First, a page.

Caregiving can be costly.
Many try to avoid hiring a professional caregiver for their family members and become caregivers themselves. However, this option also has additional costs which you don’t always think of. Once they start taking care of loved ones, people have less time to work, which results in reduced working hours, and possibly even quitting their job.
Therefore, family caregivers are often lost somewhere between caregiving and earning money. This article will show you what the true caregiving costs are, and what the financial options for them are.
AARP Study About Homecare Costs
AARP conducted two surveys, one in 2013 and the other three years later. The results and conclusions are jaw-dropping.
They estimated that caregivers dedicated the amount of time to caring for their loved ones equivalent to $470 billion. There are countries whose annual gross domestic product is way below this figure. The amount of time family caregivers give to their loved ones is incredible.
Studies show that family caregivers spend an average of almost $7,000 every year on caregiving. This is equivalent to 20% of their annual income. According to other surveys, the average is even higher and goes up to 33% of the annual income. This means they need to reduce their everyday spending and retirement savings, can’t go on vacations as often, and make other restrictions.
Studies have shown that one in six family caregivers needs to either give up on or at least reduce their retirement savings to some extent. Approximately, one in ten caregivers had to quit their full-time jobs. Working full time and caregiving don’t go together well and can cause a lot of stress.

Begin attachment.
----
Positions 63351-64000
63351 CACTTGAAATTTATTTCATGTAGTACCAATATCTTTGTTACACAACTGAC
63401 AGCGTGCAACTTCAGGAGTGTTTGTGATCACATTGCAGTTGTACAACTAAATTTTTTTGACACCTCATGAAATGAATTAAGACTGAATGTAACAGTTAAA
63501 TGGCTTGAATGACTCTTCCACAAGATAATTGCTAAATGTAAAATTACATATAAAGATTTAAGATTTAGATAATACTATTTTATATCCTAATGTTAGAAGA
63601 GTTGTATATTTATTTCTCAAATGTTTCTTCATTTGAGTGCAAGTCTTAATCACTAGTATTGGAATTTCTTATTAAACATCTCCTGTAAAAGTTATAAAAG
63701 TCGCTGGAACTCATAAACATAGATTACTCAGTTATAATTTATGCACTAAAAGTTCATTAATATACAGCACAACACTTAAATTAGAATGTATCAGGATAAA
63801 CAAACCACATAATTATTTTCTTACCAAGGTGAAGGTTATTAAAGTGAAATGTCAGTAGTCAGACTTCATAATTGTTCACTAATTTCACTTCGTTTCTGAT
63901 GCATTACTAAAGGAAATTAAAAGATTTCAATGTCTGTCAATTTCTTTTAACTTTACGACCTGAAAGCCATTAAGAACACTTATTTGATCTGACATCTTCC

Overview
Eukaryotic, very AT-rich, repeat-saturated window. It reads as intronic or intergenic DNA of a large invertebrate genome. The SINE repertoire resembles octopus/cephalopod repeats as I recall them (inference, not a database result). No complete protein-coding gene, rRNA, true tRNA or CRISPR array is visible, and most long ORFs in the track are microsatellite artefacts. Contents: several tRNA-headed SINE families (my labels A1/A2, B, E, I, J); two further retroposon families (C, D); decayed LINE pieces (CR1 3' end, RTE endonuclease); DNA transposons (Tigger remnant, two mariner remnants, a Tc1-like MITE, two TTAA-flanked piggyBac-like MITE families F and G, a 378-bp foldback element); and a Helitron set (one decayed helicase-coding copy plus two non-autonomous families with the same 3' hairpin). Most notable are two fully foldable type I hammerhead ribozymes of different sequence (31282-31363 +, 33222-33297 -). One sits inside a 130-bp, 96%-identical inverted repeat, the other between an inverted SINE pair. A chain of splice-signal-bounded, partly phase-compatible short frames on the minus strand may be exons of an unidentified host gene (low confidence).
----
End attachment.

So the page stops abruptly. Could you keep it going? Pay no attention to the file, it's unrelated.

Half of the number of caregivers in the US don’t dine out as often as they used to. Also, they have significant reductions in vacation costs. More than half had to change shifts, reduce their number of working hours, or take time off due to caregiving responsibilities.
So the question is how do you financially support caregiving?
Ways to Finance Caregiving Costs
Family caregivers have several options.
Medicaid – Check out what Medicaid offers to seniors with low income. Different states offer different programs, so make sure you do thorough research. Find out what you need to do to qualify for a certain program. For more information, you can always contact a local Medicaid office and ask them all the details you need to know.
Care Insurance – In certain cases, long-term care insurance can be one of the options of additional financial support for caregivers. There are some policies that allow such payments, but not many. The best would be to contact an insurance agent and ask whether the insurance program your loved one has allows caregiver payments.
VD-HCBS – The abbreviation stands for Veteran-Directed Home and Community-Based Services. This program allows veterans to stay in their homes and receive support to some extent.
Also, you might check whether you can be subject to any tax incentives. Tax incentives are not immediate financial aid, but they can help you in decreasing the costs. Also, paid leave for caregiving employees is a great option, but only four states have it. We can only hope this program will spread throughout the US, since it allows people to be off from work for several weeks.
We sincerely recommend hiring an experienced caregiver. This way your loved one will have professional help, and the costs generally will not be much higher. You don’t need to abandon your current job and reduce working hours, and the stress you feel will be much lower.
Images Source: http://unsplash.com